I thought it was about time to watch the old classic The Mummy, which suddenly started sounding awfully fun, so I ordered up that shit. Only what I got was a 1959 Hammer studios production starring Peter Cushing and Christopher Lee. But that sounded amusing in itself, so in it went. It was a bit of a surprise to find it in color. Anyway, we open in 1895 at an archeological dig in Egypt, where they're looking for the tomb of Ananka, who vanished while traveling, and apparently had a massive ceremonial tomb that would have taken months to prepare made on the spot, rather than transport her back to her city? Let's not think on this too deeply.
So they find the tomb, and come back to tell Peter Cushing as John Banning, who has broken his leg. He is ignoring advice to go back and have his leg set, or it will knit in place and he'll be lame forever, but his own father is there encouraging him to stay. So dad and uncle are set to go into the tomb, when a local dude, Mehmet Bey, appears out of nowhere and says that "those who disturb the tombs of Egypt... DIE!" I'm afraid it comes off as a bit of an anti-climax. They just "die?" They don't suffer the torments of a thousand burning hellfires? They don't know agonizing pain as they're slowly eaten by flesh-devouring scarabs? They just die? Doesn't actually sound like that big of a deal.
So dad goes in, they discover it is actually the long-lost tomb of Ananka, and uncle goes back to tell John. Meanwhile dad removes this jar which was holding up a bunch of sand, which starts streaming out, causing the tomb to close and a mysterious portal to open, in a Raiders of the Lost Ark way that is very fun. Soon we learn that dad has seen something that has driven him mad. Then we join Mehmet as he is swearing vengeance for Karnak. Then--back to England!
It's three years later. I'm glad they gave it the years for them to make this voyage, as opposed to something like BS Dracula, which imagines that people could just pop from Victorian England over to Transylvania in an hour or two with just a few transfers. The old gang is all there, John, dad and uncle, as well as John's lovely lady, Isabel. And so is Mehmet, who has hired these two local drunkards to transport this giant crate to his house. They have ye olde wild carriage ride through the bog, and the crate falls in and sinks. Mehmet is like "Eh, shit happens," and as soon as everyone leaves, he performs a rite that causes the mummy to rise from the swamp. This mummy is quite large and bulky, and has human eyes. Amusement for the dirty-minded can be had in the minutes after 26:00 in which Mehmet shouts, as part of of his spell: "Bukkake! Bukkake!"
In short order dad is dead, and interest may flag because you know that there are only going to be three victims, and they're all old men. But then John explains the hidden secrets of Ananka, and we're whisked away into a flashback that brings ancient Egypt to life in vivid technicolor! So Ananka is dead, and she had this boyfriend, who snuck in at night and opened her tomb... for some reason, I forgot what... but he was caught, and as punishment was mummified and placed in the closet as Ananka's eternal guardian. Then we see John's dad, and re-view a lot of the same footage we saw at the beginning, before we find out that after uncle left, the mummy came out and frightened dad out of his wits. You'll also notice that this flashback is quite long and barely conveys any information--certainly nothing that couldn't be expressed in a single line of dialogue--but we do get some cheesy recreation of ancient Egypt, which obviously British women are given a touch a bronzer, which makes them supposedly then Egyptian, and other wan amusements.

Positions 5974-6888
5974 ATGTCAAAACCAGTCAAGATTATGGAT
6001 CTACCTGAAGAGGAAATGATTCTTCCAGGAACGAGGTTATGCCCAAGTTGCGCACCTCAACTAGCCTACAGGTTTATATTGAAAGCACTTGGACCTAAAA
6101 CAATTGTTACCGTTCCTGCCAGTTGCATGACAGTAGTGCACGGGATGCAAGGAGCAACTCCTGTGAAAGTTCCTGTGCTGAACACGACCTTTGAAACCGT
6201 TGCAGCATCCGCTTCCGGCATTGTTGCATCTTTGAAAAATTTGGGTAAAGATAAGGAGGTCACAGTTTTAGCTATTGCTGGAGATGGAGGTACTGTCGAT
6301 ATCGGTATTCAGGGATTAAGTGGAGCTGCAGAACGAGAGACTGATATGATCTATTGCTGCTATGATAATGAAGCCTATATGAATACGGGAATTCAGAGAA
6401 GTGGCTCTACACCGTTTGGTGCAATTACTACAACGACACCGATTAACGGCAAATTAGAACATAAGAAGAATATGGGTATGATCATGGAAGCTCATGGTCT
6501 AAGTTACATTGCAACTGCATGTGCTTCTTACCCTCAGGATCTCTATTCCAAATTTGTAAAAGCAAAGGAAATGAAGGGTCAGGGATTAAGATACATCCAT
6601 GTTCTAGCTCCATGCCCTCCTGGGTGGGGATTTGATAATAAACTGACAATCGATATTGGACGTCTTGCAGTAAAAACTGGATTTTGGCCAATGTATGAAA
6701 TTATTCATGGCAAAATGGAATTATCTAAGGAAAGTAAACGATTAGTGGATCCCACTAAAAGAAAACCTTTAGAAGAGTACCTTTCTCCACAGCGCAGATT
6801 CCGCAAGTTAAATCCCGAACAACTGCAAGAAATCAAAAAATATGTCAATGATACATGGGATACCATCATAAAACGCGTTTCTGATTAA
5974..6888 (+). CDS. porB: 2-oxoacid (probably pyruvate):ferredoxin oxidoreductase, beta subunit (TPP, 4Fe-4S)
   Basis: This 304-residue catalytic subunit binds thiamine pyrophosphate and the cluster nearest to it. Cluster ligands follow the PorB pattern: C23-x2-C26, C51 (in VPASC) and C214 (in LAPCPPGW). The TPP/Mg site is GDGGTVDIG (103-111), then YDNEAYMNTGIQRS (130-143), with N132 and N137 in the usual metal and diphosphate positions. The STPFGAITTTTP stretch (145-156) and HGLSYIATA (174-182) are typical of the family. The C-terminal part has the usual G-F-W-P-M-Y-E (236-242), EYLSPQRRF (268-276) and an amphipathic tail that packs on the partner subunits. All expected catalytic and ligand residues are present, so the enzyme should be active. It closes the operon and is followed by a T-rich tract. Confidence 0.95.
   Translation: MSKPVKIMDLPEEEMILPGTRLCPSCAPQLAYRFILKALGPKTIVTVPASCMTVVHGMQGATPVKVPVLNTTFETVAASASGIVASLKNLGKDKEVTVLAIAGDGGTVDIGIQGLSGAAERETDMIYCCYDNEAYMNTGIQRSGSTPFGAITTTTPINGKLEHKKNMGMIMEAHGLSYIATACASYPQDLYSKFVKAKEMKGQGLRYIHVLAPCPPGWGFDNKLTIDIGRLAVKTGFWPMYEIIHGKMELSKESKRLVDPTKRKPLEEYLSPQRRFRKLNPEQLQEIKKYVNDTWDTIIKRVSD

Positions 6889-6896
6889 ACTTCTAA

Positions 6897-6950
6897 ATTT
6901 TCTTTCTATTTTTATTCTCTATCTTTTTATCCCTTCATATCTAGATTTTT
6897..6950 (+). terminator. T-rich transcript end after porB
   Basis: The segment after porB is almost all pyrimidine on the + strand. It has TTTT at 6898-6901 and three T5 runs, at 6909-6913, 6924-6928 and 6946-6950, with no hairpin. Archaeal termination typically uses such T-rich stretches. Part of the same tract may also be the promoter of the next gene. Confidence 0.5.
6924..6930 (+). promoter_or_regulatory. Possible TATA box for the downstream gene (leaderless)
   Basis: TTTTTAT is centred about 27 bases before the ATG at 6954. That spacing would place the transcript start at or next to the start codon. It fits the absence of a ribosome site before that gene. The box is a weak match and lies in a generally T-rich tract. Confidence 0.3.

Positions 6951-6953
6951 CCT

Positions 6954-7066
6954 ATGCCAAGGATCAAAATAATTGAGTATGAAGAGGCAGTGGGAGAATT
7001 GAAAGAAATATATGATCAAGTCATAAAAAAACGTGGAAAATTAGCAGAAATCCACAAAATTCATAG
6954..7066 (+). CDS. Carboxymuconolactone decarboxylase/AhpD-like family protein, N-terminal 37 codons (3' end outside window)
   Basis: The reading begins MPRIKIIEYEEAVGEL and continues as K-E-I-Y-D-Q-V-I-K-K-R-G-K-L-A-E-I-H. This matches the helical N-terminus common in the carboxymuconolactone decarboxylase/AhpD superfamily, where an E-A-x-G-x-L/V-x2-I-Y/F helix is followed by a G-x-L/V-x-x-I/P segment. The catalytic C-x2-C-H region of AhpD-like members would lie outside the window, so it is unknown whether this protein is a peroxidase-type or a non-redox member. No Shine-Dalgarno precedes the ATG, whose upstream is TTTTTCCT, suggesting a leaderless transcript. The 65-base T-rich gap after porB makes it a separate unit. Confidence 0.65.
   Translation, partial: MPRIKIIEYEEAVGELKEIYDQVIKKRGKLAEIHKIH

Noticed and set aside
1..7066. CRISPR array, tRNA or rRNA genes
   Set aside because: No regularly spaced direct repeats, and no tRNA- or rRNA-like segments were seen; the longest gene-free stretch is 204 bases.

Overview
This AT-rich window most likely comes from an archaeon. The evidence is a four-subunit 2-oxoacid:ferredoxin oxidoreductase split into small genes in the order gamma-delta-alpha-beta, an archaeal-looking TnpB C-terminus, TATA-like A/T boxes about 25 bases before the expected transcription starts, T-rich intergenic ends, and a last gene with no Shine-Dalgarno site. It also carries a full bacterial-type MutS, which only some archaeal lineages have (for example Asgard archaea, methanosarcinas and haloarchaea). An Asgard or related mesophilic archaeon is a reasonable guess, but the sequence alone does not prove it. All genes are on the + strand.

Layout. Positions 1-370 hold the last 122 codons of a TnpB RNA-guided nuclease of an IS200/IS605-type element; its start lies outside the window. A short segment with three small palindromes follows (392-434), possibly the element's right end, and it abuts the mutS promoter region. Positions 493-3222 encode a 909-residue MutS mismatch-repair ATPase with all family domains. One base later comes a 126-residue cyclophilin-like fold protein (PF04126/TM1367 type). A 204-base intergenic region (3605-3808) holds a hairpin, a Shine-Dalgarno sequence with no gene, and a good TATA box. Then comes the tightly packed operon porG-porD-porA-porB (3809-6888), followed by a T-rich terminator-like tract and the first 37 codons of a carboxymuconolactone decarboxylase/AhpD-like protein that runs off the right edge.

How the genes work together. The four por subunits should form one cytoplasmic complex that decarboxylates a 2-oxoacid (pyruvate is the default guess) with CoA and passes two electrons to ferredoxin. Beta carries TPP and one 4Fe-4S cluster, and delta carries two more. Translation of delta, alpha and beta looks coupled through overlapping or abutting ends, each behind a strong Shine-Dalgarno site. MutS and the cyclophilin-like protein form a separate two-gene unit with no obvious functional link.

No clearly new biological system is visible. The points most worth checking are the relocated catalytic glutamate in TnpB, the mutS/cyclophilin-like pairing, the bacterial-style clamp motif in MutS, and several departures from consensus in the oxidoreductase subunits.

In here you might be like “Umm, isn’t Christopher Lee supposed to be in this movie? Where is he?” I kept waiting for him to show up as a late-introduced character, thinking “They wouldn’t make him the mummy, would they? And have him covered up for the entire film?” But indeed they do—and that’s a partial reason for the useless flashback, so Lee can have a little face time. But seeing him in skin-tight bandages for the entire movie, one can admire that Lee is quite a well-built fellow, which I had not recognized before.
SPOILERS (NOT REALLY) > > >
So before you know it, John’s uncle is also a cold, dead corpse, and John has both seen the mummy and put two bullets into it to no avail. Then we also find that his beautiful ladyfriend, Isabel, is a dead ringer for Ananka. Oh dear, there’s always some reincarnated girlfriend. This is also why we had the flashback, so we could see her back in the day. As the story goes on, you’ll have cause to note what a lucky coinkidink it is that John has a girlfriend that looks exactly like Ananka, and how the story would have gone if he didn’t. For example, what if she looked like Stockard Channing?
So the mummy pops round and tries to strangle John, only Isabel shows up and the mummy feels all confused inside, so he goes back home. We see that this mummy is having second thoughts about Mehmet. Then John stops by to visit Mehmet and confirm that he’s the one behind all this, simultaneously letting Mehmet know that he’s still alive. Then—you know what? I’m too bored reciting this to go through the ending, which I’m sure is not that different than you can imagine it from here. So let’s just leave that all for you to discover for yourself.
< < < SPOILERS END
Yeah, you know, it was fine. Nothing you need to run out and see. Fun enough. Most people on the IMDb like it and consider it one of Hammer’s best and perhaps the best Mummy film, which is easy to see when you factor in the crapalicious 1999 Brendan Frasier film (which isn’t even a Mummy movie proper). Anyway, not much more to add, just a shrug and an “eh.” Amusing enough, nothing more.
If you feel like it, You’ll be fine if you don’t.